A linguistic approach to creating content that ranks

A linguistic approach to creating content that ranks • Yoast

Fleur Heesen

Fleur is team lead of Yoast SEO academy. She creates online training courses and wants to make the company’s knowledge available for everyone.

Search engines are trying to understand language: they want to understand what users are searching for, and they want to be able to provide them with the best results. Before I started working at Yoast, I studied linguistics: the scientific study of language. During my years at Yoast, I’ve noticed that linguistics and SEO have a lot of overlap. In this article, I want to give you some SEO insights from a linguistic perspective. Let’s dive in!

Different aspects of language

Before we can go into the linguistic approach to SEO, we first have to understand what language is. Language consists of many different aspects. Think about it: we make speech sounds or write letters, which together form words. We put these words in a specific order, so they form sentences and phrases. And these sentences mean something to us.

Sometimes we also want to achieve something with language. For example, when we say “it’s cold in here,” we might not only want to express we’re cold, but we could mean it as a request to close the window. To study all of these aspects, we distinguish different levels of language in the field of linguistics.

Linguistic levels of language

The most basic level is the level of sounds and letters, which we call phonology (when it comes to speech) and graphology (when we talk about writing). Then, there’s the morphological level, which studies how these sounds and letters together make words and different word forms. For example, the word “house” can be combined with “tree” to make “treehouse” and with “dog” to make “doghouse,” but we can’t really combine it with “banana.”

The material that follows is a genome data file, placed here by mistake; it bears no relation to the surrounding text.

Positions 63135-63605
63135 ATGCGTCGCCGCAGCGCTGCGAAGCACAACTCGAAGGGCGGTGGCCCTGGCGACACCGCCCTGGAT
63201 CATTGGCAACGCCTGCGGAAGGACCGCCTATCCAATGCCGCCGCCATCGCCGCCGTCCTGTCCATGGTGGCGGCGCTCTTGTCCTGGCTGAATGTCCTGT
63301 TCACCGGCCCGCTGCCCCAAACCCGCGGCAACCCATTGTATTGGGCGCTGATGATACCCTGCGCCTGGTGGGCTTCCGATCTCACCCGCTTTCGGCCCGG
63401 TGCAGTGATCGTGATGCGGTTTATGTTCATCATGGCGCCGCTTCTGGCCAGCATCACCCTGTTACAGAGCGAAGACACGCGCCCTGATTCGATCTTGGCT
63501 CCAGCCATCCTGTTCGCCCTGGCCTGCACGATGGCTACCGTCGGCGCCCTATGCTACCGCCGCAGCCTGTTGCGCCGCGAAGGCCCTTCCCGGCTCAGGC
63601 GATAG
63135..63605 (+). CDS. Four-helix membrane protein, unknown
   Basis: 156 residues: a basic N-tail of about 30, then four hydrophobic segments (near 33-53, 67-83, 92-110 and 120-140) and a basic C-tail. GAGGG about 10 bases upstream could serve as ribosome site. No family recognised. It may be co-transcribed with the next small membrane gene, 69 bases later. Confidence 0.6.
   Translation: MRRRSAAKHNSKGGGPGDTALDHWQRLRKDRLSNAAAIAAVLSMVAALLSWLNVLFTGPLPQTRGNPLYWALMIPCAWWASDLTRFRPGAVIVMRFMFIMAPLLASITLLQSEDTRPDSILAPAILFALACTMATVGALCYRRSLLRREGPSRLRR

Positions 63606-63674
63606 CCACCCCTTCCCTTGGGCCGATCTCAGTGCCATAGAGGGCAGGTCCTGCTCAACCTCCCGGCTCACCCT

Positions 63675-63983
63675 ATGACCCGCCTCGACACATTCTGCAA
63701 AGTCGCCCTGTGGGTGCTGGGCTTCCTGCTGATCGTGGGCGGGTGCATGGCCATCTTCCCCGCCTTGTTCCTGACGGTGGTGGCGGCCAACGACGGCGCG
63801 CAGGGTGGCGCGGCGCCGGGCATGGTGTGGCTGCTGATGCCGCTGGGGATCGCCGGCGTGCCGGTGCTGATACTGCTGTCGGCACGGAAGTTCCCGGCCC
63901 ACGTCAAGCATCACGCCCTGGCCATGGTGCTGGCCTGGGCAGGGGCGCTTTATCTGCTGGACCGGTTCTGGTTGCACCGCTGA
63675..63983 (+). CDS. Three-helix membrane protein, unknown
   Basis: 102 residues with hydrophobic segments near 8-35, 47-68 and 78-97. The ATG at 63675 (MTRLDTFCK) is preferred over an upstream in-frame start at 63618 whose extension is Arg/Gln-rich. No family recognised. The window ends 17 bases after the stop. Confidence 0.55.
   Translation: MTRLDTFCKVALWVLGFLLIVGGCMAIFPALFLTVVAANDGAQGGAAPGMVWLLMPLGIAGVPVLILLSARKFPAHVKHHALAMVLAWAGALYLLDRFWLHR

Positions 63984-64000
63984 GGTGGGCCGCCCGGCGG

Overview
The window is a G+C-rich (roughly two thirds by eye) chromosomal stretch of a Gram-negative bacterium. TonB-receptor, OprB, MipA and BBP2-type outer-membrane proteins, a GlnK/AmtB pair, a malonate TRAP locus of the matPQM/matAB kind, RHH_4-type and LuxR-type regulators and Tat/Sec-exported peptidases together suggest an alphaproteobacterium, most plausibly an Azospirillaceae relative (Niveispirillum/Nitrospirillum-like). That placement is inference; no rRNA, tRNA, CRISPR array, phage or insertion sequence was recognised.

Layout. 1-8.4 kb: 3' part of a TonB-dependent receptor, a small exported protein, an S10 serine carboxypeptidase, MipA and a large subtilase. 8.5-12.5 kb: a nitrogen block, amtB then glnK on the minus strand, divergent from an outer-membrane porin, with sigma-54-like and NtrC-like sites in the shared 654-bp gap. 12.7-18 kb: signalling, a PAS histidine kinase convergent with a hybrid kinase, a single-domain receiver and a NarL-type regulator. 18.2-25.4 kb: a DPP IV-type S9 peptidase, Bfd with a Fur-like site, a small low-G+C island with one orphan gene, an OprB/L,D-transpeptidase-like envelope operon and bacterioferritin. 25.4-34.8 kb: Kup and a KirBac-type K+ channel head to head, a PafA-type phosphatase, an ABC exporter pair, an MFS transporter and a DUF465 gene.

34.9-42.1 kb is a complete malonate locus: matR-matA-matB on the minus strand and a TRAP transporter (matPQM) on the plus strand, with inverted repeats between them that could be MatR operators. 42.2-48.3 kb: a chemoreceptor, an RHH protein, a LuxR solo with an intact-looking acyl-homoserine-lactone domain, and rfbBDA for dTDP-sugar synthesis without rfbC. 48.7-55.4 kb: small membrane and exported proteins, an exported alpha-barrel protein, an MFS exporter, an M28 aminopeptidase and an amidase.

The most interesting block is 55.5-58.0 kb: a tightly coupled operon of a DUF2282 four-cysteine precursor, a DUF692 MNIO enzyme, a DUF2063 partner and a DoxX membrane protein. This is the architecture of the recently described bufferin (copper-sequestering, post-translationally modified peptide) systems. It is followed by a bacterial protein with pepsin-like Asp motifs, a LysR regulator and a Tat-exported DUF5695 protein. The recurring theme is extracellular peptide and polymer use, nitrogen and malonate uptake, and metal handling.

The next level, syntax, describes the rules we have for creating sentences. There are a million words we can choose from that we could use to form an infinite number of possible sentences. But these syntactic rules allow us only a small number of ways in which these words can be combined.

The level of semantics studies the meaning of different elements of language. What do we mean when we say something, and how do we understand others? Finally, pragmatics looks at meaning within a context. For instance, someone could say: “I’m getting hot, will you crack open the door?” Semantically, “crack” would mean “to break,” but pragmatically, we know that they don’t actually want us to break the door; they want us to open the door to let in some fresh air.

Level of language Field of linguistics
Sounds and letters Phonology (speech) & graphology (writing)
Words and word forms Morphology
Sentences and rules Syntax
Meaning Semantics
Context

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This article was written by Fleur Heesen and originally published on SEO blog • Yoast.

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